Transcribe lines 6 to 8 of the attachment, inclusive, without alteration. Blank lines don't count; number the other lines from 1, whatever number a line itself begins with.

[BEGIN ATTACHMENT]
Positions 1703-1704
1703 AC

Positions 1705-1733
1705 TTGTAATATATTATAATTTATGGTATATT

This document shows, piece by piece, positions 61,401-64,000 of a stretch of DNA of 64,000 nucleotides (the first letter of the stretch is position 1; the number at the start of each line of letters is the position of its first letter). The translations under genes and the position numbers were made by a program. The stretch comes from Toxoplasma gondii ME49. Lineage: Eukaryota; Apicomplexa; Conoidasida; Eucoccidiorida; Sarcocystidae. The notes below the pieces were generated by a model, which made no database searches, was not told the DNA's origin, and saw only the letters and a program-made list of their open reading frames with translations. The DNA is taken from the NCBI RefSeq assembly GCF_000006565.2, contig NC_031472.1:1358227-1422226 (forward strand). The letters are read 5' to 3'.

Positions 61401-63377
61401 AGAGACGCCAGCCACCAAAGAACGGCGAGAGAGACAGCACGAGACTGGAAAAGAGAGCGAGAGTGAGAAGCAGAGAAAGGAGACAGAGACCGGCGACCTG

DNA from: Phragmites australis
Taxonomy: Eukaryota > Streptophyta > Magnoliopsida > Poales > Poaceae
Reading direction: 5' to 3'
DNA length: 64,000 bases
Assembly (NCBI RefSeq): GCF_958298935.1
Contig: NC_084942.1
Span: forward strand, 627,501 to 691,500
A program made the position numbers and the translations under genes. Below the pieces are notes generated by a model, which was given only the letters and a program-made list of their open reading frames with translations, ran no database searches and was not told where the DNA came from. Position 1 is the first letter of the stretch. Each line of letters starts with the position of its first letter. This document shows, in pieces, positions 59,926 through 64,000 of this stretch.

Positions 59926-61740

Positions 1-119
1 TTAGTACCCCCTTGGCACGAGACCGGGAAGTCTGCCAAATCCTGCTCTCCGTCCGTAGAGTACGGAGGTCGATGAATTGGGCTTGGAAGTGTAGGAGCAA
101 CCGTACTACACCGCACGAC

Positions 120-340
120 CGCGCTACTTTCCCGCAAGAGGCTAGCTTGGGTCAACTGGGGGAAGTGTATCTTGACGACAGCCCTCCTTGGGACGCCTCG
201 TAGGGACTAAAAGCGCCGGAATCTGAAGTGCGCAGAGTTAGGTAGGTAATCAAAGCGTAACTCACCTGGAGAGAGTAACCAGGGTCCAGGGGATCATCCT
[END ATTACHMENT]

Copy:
Positions 61401-63377
61401 AGAGACGCCAGCCACCAAAGAACGGCGAGAGAGACAGCACGAGACTGGAAAAGAGAGCGAGAGTGAGAAGCAGAGAAAGGAGACAGAGACCGGCGACCTG

DNA from: Phragmites australis